Capital Mobility and Investor Confidence: The Case of Hong Kong’s Reversion to China’s Sovereignty
The paper hypothesizes that capital flows to and from Hong Kong in the years prior to its reversion to Chinese sovereignty were determined in part by the credibility of China’s economic and political policies towards Hong Kong. During the transition period, several events occurred that caused investors, foreign and domestic, to reexamine and revise their perceptions about concentrating their investment in Hong Kong. These events were the ongoing negotiations between China and Great Britain that resulted in the signing of the Joint Resolution and the Basic Law, the 1989 Tiananmen Square incident, and Deng Xaioping’s visit to China’s southern provinces in 1992. As a result, Hong Kong provides a particularly relevant example of the impact government policies can have on investor confidence and capital mobility.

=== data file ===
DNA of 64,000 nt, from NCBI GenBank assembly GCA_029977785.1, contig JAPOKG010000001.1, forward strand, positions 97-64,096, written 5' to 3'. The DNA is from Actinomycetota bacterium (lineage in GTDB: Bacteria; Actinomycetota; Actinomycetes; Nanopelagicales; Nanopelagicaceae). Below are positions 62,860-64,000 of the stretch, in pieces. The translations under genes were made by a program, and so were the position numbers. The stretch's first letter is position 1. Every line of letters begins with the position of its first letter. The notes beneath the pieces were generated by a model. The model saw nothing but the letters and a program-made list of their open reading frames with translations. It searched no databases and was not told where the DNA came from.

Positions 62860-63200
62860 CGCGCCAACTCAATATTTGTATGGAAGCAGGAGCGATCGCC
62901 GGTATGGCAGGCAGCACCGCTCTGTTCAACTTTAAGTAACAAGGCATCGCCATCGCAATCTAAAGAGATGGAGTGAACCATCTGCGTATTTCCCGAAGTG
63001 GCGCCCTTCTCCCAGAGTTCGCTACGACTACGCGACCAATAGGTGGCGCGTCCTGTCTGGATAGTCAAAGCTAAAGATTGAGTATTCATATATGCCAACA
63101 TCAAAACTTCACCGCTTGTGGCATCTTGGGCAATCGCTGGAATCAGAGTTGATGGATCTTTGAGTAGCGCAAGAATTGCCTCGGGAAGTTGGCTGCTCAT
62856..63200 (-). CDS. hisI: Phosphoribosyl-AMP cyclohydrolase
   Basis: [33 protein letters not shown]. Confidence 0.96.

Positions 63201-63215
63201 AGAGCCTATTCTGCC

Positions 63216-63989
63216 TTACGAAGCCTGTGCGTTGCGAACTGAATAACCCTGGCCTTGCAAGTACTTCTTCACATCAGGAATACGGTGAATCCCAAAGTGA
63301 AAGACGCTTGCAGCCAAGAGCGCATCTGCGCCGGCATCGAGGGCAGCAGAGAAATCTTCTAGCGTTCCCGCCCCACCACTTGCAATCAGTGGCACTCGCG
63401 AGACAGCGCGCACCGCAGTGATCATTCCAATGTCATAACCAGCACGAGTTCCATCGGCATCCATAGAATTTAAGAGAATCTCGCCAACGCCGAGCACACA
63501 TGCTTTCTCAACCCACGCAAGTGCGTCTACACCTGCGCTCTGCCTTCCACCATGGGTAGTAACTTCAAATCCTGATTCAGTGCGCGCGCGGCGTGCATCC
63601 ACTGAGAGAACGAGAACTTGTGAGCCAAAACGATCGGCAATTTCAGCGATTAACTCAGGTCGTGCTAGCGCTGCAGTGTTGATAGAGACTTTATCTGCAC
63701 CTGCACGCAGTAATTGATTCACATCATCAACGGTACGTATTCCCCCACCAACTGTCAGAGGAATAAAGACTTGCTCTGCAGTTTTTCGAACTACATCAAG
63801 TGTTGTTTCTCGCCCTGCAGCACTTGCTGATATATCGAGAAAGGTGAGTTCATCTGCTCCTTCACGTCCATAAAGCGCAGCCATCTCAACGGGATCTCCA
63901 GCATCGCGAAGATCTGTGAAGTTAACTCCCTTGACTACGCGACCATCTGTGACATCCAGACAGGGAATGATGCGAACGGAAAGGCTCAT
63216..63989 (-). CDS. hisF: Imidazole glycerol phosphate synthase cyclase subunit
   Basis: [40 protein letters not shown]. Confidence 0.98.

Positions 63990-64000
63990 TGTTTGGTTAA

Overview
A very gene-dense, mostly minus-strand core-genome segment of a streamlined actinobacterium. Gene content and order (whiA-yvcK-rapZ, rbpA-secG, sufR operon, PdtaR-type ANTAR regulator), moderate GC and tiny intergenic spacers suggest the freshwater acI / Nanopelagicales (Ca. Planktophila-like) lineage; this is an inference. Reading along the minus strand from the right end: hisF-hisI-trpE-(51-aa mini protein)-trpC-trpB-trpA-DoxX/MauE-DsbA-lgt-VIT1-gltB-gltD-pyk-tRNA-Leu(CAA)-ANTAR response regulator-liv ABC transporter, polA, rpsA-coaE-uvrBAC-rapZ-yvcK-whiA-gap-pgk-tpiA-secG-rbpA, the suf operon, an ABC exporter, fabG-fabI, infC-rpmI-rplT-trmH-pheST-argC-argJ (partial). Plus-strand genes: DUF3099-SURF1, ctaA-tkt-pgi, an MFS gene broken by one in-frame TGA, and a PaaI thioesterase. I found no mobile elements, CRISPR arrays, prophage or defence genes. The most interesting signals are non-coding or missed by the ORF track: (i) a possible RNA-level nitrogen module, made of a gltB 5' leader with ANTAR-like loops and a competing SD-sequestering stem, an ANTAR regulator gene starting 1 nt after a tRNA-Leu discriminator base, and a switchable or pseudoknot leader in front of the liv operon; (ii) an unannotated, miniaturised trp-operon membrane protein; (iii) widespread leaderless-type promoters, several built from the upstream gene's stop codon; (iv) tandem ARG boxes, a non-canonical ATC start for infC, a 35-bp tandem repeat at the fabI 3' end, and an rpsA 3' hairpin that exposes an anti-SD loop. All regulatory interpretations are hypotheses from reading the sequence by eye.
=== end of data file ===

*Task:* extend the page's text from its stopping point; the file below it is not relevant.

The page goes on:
Bumgarner, Mary K., and Penelope B. Prime. "Capital Mobility and Investor Confidence: The Case of Hong Kong's Reversion to China's Sovereignty." Pacific Economic Review 5.2 (2000): 263-78. Print.